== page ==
Ben's research includes the formation of planets, even those around distant stars, and fast-moving ('hypervelocity") stars in the Milky Way that may have had an encounter with the massive black hole in the center of our Galaxy. Ben is seeking clues to answer questions such as how ddi the central black hole grow? What can fast-moving stars tell us about the structure of the Milky Way, shrouded in mysterious dark matter? And, in studying planets, do we have company elsewhere in the universe?
- B.A., Chemistry and Physics, Middlebury College. Project: X-ray analysis of supernova remnant Puppis A
- M.S., Physics, University of Vermont. Project: Photon correlation analysis of polydisperse Mie scatterers
- Ph.D., Physics, Dartmouth. Project: Wavelet analysis of the large-scale structure of the Universe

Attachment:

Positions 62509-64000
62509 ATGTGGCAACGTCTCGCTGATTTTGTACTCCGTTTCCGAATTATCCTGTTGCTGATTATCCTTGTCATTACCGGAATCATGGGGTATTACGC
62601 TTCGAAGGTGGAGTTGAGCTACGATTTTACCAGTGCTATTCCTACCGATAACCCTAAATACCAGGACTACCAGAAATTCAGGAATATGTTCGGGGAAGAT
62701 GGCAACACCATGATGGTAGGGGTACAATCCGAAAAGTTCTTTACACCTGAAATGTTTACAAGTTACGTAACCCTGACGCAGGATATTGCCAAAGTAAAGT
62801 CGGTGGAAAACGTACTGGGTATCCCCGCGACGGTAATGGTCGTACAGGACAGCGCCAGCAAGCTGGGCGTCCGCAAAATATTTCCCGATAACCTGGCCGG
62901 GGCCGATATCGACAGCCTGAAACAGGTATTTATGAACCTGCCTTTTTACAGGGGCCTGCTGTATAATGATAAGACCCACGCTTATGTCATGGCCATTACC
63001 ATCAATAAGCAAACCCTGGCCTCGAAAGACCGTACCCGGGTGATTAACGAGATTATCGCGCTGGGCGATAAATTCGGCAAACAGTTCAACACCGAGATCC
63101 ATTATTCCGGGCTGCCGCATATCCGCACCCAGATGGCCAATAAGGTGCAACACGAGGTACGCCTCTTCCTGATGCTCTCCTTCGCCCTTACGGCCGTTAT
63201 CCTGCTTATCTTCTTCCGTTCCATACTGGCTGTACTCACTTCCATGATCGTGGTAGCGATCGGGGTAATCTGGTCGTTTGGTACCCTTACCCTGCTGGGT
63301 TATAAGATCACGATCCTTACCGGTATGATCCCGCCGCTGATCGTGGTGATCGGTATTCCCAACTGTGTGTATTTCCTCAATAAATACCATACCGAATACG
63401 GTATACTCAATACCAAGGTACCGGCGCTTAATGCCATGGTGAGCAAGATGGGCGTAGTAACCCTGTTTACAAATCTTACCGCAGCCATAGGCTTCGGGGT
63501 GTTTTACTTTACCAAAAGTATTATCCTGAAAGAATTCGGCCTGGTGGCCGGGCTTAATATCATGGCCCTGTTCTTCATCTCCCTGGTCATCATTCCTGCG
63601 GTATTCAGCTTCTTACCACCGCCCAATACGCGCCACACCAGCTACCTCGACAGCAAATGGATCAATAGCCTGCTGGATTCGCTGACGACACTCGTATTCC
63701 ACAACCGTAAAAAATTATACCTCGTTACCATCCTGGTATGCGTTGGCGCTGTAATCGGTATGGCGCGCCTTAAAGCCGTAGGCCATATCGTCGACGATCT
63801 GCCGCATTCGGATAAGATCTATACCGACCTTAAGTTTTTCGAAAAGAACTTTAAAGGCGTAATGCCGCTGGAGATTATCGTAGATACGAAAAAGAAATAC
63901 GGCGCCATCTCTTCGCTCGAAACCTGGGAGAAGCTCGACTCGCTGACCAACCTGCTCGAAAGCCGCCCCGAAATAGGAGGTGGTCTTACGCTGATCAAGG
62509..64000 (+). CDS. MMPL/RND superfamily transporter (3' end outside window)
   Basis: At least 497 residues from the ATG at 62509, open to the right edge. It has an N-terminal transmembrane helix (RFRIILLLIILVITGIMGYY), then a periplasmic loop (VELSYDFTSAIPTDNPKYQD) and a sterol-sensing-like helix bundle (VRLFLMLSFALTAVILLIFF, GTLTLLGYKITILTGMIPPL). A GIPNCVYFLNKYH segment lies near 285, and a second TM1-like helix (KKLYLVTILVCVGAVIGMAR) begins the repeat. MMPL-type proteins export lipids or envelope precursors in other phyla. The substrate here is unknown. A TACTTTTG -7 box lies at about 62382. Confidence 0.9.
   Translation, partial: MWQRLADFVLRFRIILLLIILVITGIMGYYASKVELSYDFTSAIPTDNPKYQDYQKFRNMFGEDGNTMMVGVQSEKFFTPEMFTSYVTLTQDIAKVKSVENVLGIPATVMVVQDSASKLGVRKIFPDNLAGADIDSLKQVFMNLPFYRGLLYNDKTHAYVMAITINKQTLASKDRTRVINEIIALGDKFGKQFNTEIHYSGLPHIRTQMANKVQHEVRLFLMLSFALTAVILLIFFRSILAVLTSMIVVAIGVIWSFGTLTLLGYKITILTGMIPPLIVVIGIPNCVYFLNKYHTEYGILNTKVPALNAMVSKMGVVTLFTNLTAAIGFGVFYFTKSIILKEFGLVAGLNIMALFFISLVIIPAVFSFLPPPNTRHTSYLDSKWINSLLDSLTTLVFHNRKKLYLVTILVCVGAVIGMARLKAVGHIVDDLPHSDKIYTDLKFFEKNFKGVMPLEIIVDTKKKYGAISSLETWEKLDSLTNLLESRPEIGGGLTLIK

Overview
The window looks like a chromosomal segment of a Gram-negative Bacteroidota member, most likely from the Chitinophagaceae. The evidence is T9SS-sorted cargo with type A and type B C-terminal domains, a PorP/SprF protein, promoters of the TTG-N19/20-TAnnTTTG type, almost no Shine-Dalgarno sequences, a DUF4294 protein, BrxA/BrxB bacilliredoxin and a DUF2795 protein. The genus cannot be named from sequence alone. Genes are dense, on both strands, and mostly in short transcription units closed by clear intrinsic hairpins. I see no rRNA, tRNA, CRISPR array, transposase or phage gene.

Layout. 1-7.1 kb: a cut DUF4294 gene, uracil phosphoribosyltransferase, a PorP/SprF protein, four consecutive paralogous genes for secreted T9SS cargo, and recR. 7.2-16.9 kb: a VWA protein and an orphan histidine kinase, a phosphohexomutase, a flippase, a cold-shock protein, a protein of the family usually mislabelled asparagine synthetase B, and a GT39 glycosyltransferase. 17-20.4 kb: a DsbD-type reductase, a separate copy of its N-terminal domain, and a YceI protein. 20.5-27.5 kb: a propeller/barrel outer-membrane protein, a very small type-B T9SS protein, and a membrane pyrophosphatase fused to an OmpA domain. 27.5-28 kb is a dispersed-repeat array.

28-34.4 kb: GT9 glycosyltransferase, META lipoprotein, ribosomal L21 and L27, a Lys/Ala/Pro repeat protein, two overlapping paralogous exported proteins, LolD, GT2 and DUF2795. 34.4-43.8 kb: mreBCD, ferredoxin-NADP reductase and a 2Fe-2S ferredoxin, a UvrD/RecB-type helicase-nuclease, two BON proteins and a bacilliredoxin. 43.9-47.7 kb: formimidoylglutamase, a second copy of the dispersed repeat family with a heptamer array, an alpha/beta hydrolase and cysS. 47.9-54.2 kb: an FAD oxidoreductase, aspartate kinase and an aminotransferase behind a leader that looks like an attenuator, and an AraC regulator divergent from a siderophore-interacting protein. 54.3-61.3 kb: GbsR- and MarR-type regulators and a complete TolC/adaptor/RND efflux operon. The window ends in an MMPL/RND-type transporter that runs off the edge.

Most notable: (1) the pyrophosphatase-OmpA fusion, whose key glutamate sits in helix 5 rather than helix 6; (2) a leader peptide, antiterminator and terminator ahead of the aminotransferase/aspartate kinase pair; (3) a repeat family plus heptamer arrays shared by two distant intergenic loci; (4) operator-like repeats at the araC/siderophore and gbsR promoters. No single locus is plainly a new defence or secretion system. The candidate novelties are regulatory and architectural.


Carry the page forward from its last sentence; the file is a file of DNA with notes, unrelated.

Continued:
Ben Bromley is a theoretical astrophysicist at the University of Utah. His doctoral work focused on astrophysical cosmology and the large-scale structure of the universe. He has explored ways to analyze galaxy survey data, designing an early spectral classification scheme, and analyzed the statistical properties of the cosmic microwave background, a relic of the early universe that reveals the seeds of galaxies and the large-scale structures that they form. Ben also studied relativistic gas flows onto supermassive black holes; he and his collaborators made the first polarimetric maps of tenuous gas disks that are currently being imaged around nearby supermassive black holes by the Event Horizon Telescope. Related to black holes, Ben and collaborators worked on hypervelocity stars, regular stars that were flung out at high speeds by a close encounter with the supermassive black hole in the center of the Milky Way. Over much of his career he was has been studying the formation of planets. With Scott Kenyon, he has built supercomputer codes to simulate planet formation, providing predictions so that astronomers can infer the presence of growing planets, even small ones, frome the dusty debris that they stir up around their host stars. This work led to novel ideas about planets in our own solar system, incudling the hypothetical Planet Nine.